Patty Larkin is the consummate guitar goddess. She knows her way around the fretboard and steel strings like few others. Patty has been called a “musical adventurer” and a more true statement could not be said about her. Fans are captivated by her bold musicianship, sophisticated lyrics, and charming stage presence. She’s got it all wrapped into one insanely talented body.
To learn more information about Patty, check out her website.
Here’s an interesting video of Patty playing electric guitar—watch what she does at about the three and a half minute mark.
Here’s Patty playing “Tango” on the acoustic. Watch her fingers fly!
Still Green is your lucky 13 recording; however it sounds like the road to the songs that are on it was a rough one. When you’ve experienced great loss like you did, did you find that the floodgates to a new level of songwriting were opened?
I found that the floodgates to my voice were opened. I have always maintained that when I have an emotional need to sing, I sing and write at the same time. The guitar is secondary. This has been an occasional experience for me throughout the years. On Still Green all of the songs were written that way.
I understand that at least one song on the new album was inspired by the writing of former U.S. poet laureate, Kay Ryan. What is it about Kay’s writing that captured your imagination?
“Green Behind The Ears” is a poem by Kay Ryan that is the lyric of the song I sing. Kay has a concise, whimsical, philosophical, sometimes humorous approach to her writing that struck me immediately as lyrical.
You spent some time writing your new songs in a one-room dune shack on the Outer Banks of Cape Cod? Does solitude help unleash the muse? Or can it sometimes have the opposite effect and prove to be intimidating?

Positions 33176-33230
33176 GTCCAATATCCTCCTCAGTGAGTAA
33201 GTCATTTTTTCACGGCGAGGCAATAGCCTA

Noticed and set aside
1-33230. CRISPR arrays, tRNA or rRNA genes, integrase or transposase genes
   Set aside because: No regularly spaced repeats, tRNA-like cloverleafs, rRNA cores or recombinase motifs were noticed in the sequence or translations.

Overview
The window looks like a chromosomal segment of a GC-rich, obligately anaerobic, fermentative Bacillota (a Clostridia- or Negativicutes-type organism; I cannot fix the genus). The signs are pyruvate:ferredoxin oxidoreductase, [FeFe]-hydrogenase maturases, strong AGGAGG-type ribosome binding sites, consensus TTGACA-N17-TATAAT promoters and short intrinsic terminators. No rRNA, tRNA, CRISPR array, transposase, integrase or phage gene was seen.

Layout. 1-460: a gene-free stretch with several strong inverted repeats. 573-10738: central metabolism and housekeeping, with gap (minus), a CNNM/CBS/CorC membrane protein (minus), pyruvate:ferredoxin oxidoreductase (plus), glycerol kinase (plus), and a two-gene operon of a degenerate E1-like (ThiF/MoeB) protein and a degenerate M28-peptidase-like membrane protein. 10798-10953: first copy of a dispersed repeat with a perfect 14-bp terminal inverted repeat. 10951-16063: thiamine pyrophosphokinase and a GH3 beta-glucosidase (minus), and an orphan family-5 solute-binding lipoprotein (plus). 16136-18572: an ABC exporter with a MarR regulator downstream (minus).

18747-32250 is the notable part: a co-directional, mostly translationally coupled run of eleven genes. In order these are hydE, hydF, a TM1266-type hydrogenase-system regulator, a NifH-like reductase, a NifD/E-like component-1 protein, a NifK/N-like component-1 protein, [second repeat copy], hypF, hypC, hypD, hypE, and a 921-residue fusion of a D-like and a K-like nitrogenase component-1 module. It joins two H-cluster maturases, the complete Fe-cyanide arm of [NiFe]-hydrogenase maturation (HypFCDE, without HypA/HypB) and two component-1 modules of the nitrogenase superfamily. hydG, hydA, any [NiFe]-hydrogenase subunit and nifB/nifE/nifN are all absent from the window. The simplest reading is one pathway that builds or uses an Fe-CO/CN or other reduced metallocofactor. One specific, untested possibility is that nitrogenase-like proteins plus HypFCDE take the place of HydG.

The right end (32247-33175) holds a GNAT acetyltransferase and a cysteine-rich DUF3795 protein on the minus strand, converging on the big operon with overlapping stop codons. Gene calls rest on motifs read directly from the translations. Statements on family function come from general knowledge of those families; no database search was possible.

Both of the above. Solitude is a drag when you’re stuck for an idea. It is a boon when you begin to sing.
You wrote some of those songs on an old guitar you found at the dump. Why? Did the roughness of the instrument align with your raw emotions at the time? Perhaps playing one of your majestic guitars wouldn’t have resulted in the same kind of sound that you were after?
Exactly. When I first started performing, I was in a jug band in Oregon. I played a lot of spoons, harmonica, and some scrawny fiddle. My bandmates and heroes, Delta X and Chico Schwall, played Harmony Sovereign guitars, as did the occasional blues legend who passed through. The guitar has more of a wooden sound, like a Gibson, the neck is more rounded–just a different feel from my majestic Olson. Sometimes you don’t want it to sound too precious. This was the case in the dune shack.
Once you got into the studio with the musicians you chose to contribute bass, drums, cello, and background vocals, it sounds like real magic transpired. How would you describe that feeling after working solo on those songs for so long?
A blessing. And sheer joy.
Do you have a long tour planned to support this record? Do you enjoy the experience of unveiling new material to long-time fans?
Yes and yes. I start this September on the East Coast, and end up in February and March in Alaska and Colorado. I am looking forward to the challenge of presenting these new songs to folks, incorporating the new material into my sets, and to giving listeners something new to hold.
What is your most requested song from your audiences? Do you ever get tired of playing it?
I’d say “Good Thing” (“Angels Running”). I also get requested to play “Metal Drums” a lot. I still enjoy both songs, and the fact that people are listening and enjoying it as well. Tired? I never get tired of playing….
Photos by Jana Leon.